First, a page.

The process to formalize Russia’s withdrawal of ratification has already stoked tensions between Moscow and Washington. A few hours after the State Duma approved the bill, the US Department of Energy conducted an underground test at the Nevada Test Site of a conventional explosive device to improve predictive algorithms and “detection techniques for low-yield nuclear device tests.” The test also included radioisotopes to test sensitive sensors (Energy.gov, October 18). Pavel Podvig, senior fellow at the United Nations Institute for Disarmament Research in Geneva, believes that Moscow may perceive this action as an escalatory step and accuse the United States of resuming nuclear testing, though this was a subcritical test (The Bell, October 20).
The Kremlin is moving up the ladder of nuclear escalation with its decision. The resumption of nuclear tests serves as the first “demonstration” rung in increasing the scale of tactical nuclear weapons within the concept of “nuclear escalation for de-escalation” developed in the late 1990s. The “demonstration” rung requires launching nuclear strikes on desert territories (water sources) or on secondary enemy military facilities with a limited presence or no boots on the ground (Levshin, Nedinn, and Sosnovski, “On the Use of Nuclear Weapons to De-Escalate Hostilities,” Voennaya Mysl [Military Thought], 1999).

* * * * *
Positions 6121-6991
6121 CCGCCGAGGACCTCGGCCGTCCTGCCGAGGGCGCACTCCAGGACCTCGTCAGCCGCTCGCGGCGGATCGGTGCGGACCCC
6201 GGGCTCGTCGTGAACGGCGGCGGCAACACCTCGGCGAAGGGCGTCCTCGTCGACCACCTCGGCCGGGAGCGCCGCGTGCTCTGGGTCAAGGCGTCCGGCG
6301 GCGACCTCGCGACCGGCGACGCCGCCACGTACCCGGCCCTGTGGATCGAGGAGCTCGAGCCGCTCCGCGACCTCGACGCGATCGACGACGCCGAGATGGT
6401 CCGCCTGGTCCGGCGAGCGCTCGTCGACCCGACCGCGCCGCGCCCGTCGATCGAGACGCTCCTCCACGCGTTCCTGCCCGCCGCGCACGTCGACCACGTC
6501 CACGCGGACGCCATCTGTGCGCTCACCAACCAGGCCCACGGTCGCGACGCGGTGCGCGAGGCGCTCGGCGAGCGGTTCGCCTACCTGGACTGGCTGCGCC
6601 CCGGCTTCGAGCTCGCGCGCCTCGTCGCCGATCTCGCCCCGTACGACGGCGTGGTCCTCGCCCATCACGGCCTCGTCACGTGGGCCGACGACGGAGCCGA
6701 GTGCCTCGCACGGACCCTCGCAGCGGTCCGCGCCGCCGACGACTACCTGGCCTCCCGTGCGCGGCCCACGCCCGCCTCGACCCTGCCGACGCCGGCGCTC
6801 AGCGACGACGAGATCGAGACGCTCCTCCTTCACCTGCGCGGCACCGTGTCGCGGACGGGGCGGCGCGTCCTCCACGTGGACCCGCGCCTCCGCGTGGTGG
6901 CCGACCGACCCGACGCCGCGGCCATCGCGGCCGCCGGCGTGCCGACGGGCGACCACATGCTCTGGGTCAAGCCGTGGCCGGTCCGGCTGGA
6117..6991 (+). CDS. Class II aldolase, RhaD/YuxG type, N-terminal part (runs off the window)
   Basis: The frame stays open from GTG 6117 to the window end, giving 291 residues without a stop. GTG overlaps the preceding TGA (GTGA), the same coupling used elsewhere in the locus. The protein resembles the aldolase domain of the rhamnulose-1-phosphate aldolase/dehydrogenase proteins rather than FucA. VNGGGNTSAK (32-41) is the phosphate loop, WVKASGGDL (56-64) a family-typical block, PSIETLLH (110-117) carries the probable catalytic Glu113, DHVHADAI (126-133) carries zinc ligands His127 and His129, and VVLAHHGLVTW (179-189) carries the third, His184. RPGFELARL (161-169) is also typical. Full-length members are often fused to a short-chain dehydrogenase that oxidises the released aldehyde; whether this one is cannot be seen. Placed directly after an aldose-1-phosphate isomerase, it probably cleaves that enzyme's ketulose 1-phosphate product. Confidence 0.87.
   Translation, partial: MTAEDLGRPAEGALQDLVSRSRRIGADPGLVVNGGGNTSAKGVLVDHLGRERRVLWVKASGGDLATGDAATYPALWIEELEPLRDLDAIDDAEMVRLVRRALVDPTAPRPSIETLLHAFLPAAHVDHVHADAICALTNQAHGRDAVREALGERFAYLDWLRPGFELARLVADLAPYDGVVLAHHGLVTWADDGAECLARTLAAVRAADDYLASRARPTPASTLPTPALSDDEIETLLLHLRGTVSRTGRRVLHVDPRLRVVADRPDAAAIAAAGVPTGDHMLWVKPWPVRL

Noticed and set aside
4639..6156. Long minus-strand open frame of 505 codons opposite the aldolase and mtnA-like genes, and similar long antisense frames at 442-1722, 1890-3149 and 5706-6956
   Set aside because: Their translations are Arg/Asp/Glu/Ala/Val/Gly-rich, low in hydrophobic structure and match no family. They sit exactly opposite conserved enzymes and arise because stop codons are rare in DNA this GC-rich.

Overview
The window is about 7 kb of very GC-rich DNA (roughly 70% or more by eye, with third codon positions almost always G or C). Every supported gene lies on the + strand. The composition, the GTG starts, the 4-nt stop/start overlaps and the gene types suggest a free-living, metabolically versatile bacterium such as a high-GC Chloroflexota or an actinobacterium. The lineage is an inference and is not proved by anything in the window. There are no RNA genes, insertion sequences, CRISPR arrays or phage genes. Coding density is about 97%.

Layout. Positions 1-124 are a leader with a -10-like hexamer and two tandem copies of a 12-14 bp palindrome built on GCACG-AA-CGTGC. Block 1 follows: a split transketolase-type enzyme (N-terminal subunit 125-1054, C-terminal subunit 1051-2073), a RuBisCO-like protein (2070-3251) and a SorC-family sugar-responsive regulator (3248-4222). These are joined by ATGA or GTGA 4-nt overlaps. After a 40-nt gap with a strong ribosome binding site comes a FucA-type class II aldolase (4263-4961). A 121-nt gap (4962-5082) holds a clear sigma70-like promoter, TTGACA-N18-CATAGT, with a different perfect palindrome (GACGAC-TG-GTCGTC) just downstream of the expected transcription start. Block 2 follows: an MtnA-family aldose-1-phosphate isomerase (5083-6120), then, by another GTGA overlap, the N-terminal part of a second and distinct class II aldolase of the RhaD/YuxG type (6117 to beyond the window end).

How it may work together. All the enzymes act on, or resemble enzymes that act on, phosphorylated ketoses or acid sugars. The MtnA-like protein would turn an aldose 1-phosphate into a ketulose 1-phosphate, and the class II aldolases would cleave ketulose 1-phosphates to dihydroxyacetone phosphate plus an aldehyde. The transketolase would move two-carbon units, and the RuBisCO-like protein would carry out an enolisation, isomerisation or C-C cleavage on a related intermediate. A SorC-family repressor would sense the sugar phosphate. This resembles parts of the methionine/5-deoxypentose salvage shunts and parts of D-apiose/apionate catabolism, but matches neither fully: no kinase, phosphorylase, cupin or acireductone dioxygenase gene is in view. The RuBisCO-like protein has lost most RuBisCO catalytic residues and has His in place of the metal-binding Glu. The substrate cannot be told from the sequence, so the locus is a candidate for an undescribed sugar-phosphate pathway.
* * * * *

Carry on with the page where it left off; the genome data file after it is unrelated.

Some experts have speculated in the past on Russia’s potential process for testing and possibly using nuclear weapons during the war in Ukraine. James Acton, co-director of the Nuclear Policy Program at the Carnegie Endowment for International Peace, believes that testing would begin with an underground explosion in Russia itself, likely at Novaya Zemlya, and then an above-ground explosion on Russian territory. The next stage would include the live use of nuclear weapons. The possibilities named by Acton include an explosion over the Black Sea, a strike on a sparsely populated part of Ukraine, or a battlefield strike against Ukrainian forces (The Bell, October 26, 2022).